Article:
The 2004 Shah Rukh Khan-starrer doesn’t show a glamorous diaspora, but rather, the political responsibility of returning home.Meher Manda
A project manager at NASA feels an invisible thread pulling him to India. It isn’t nostalgia for home, but love for the woman who raised him. And so he returns on a short assignment, to convince this woman who has lived in India her entire life to leave with him for America. But somewhere along the way, he discovers love, a kinship with his people, and most importantly, what he owes to his country of birth.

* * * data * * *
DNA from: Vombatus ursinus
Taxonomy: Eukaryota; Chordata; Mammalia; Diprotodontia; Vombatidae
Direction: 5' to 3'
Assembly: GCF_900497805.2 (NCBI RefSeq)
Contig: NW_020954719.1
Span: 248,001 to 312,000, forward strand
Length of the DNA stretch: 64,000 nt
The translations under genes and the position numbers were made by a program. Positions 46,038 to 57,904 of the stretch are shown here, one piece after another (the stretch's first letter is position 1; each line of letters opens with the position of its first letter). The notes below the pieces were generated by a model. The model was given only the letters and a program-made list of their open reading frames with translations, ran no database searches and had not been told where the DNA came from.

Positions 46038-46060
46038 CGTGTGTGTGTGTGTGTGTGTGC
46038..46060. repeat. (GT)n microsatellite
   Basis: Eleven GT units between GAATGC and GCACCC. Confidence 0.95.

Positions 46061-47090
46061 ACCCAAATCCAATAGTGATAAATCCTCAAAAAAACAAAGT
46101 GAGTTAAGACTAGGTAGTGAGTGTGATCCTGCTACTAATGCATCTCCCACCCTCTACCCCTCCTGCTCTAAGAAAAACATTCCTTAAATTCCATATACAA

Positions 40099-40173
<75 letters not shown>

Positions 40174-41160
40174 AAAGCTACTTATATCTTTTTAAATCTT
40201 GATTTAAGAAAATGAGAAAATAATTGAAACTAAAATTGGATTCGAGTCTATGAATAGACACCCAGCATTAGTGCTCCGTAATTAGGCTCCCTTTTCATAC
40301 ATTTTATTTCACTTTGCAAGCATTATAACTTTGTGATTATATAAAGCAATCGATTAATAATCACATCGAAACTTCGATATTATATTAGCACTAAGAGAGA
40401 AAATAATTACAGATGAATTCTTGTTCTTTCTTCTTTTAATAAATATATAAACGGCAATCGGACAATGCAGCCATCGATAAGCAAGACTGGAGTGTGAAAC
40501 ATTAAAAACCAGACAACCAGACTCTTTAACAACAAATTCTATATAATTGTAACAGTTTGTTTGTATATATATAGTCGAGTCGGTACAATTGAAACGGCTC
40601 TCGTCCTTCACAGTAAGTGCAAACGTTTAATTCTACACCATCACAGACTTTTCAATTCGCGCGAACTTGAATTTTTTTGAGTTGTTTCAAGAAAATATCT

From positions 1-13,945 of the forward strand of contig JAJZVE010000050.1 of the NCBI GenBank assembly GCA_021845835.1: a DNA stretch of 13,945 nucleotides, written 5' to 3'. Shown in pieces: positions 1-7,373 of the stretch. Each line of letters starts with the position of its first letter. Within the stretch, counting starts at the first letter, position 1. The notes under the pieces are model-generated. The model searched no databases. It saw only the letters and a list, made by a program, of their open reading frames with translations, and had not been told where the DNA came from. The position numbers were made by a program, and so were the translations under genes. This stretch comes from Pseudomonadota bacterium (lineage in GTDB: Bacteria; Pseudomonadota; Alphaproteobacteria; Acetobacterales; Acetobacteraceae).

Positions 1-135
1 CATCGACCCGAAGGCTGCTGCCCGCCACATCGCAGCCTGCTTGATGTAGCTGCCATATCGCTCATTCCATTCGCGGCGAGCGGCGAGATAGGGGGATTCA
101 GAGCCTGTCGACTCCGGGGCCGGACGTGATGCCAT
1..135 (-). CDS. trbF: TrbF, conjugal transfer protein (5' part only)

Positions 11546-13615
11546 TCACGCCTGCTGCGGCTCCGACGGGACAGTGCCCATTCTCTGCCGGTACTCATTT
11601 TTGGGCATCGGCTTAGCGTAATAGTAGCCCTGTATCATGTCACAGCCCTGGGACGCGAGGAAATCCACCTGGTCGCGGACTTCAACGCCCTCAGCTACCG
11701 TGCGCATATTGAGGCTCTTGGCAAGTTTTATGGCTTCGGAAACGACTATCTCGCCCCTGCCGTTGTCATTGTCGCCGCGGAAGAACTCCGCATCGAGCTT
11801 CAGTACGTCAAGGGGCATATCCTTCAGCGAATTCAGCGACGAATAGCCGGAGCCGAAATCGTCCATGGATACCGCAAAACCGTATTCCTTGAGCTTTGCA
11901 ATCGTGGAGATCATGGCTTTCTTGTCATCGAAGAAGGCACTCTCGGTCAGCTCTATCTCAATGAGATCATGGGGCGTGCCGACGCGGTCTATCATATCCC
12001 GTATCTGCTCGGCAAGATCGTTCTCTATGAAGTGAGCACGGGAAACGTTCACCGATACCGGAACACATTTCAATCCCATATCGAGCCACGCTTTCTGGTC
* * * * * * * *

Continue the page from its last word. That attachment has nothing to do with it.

In 2004, this premise didn’t ideally make for a Shah Rukh Khan film. Khan dominated that year’s box office as the lead actor in two blockbusters — Veer-Zaara and Main Hoon Na. If the former capitalized on his trademark romantic pining, then the latter was perfectly packaged to flaunt his family-friendly avatar — the go-to older son, brother, lover, or patriotic officer. Nor was Swades reflective, in scale or scope, of director Ashutosh Gowariker’s prior film, the Academy Award-nominated cricket drama Lagaan (2001). And yet, Swades, which focused on the quiet journey of a non-resident Indian’s (NRI) shifting relationship with his homeland, has over time become one of Khan’s most critically loved movies. By centering Indians who live abroad, Swades joins the ranks of the Hindi films targeted to the diaspora market. But it differs from the glamorized storytelling
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